Annie’s brows drew together at the unfamiliar word in her third-grade history lesson. She swiveled from her screen to face her mother. “What are doctors?” “They were people specially trained to care for sick people.” Annie was still perplexed. “What’s sick?” Her mom patted the place next to her on the sofa. “Come here, and I’ll explain it to you.” With her daughter settled in, she began. “Do you remember when all your goldfish died?” “Yeah. Goldilocks ...

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There was a time when drug reps fed us lunch and gave us an endless supply of pens, pads, and even umbrellas all emblazoned with their newest drugs. They explained why their drug was better than their competitors’ and what it would offer to our patients. I still have my Zantac umbrella in the trunk of my car for rain emergencies. Although it was somewhat annoying, it did keep us somewhat ...

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An excerpt from Worthy. “Breakfast ready? Bacon smells good!” Mark finished buttoning his shirt and joined Linda at the kitchen table. “I Googled funding for my clinic, but I didn’t find what I was looking for,” Linda said, filling their mugs with steaming coffee. “There has to be something out there for me!” She banged her fist on ...

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“Bask in the glory, toots. You deserve it!” I received this text message from my very dear friend a few days ago after an extraordinary occurrence. I’m a retired internist, and recently my clinical acumen and intervention saved another friend’s life. That is a statement of fact, not a boast.  And that’s why I’m writing about it. The patient, a retired surgeon, hosted our circle of friends’ New Year’s Eve party a little ...

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Overwhelmed by the insanity of the bureaucratic bungle surrounding the dispensing of narcotic pain medication, I’m not sure where to begin. So I will begin with my experience. I am a licensed physician in the state of Nevada.  I retired from full-time practice in California and moved to Las Vegas, where I work part time.   I have a friend who recently underwent a nephrectomy.  She was discharged with a prescription phoned ...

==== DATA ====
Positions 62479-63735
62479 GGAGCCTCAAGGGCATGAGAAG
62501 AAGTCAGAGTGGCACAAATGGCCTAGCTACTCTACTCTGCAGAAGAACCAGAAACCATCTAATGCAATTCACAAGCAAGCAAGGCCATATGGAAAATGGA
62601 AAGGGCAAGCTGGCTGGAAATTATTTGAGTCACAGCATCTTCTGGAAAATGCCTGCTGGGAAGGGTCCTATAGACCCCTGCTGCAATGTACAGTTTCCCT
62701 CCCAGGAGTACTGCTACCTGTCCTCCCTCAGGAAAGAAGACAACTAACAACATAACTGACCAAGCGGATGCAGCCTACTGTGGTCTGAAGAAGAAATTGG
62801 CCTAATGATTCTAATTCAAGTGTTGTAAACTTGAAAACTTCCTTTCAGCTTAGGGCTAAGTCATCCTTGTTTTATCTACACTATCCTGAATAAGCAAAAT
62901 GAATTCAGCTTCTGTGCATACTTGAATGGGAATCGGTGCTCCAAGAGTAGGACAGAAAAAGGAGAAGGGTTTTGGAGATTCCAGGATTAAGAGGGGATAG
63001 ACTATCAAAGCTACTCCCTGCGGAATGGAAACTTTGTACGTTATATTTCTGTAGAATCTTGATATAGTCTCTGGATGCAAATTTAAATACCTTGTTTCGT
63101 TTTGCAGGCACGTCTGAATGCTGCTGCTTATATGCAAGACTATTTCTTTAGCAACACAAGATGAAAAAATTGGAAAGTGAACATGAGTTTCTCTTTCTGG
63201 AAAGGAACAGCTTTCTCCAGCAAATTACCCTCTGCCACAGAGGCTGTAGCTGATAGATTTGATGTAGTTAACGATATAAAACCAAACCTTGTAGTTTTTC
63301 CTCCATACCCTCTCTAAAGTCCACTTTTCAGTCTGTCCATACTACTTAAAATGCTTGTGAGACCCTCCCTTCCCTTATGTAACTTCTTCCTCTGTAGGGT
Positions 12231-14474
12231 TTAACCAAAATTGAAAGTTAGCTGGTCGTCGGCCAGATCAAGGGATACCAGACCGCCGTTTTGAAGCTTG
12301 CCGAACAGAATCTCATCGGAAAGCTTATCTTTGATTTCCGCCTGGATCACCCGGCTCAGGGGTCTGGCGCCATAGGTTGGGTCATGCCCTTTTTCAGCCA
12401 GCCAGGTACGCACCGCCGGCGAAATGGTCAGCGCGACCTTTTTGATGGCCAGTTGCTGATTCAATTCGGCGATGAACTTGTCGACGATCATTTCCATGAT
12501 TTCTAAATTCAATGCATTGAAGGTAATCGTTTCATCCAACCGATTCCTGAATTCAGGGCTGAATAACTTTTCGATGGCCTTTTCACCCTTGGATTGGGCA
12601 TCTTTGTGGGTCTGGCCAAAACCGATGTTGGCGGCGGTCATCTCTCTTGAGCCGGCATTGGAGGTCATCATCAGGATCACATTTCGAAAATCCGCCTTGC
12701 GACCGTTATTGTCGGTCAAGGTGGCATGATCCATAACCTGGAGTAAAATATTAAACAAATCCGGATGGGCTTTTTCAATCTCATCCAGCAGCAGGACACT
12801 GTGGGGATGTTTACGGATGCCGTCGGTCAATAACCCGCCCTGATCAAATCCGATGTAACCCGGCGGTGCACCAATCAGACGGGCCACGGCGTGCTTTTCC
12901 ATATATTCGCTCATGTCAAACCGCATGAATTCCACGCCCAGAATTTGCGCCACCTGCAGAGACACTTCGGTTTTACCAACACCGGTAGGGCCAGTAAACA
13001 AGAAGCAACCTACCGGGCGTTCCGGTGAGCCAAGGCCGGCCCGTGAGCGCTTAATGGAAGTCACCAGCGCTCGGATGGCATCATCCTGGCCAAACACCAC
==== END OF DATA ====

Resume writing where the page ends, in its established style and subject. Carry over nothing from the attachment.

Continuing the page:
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Like all children, I looked forward to July and August. It was a magical time I daydreamed about through the winter months. Summer was a time of endless possibilities. No school, no deadlines, no stress.  The dreaded alarm clock was banished to the night table drawer. With no homework due, no papers to be written, and no tests looming, all that lay ahead was fun and relaxation. The hardest decision each ...

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Many stories have been shared by physicians detailing their experiences during their years as house officers. I trained at an inner city hospital in the early 1970s, and my story was unique. Hospital J was built in the early part of the twentieth century. The structure was nine stories tall, with the ICU, the only air conditioned floor, located at the top. The elevators had not been automated and were still ...

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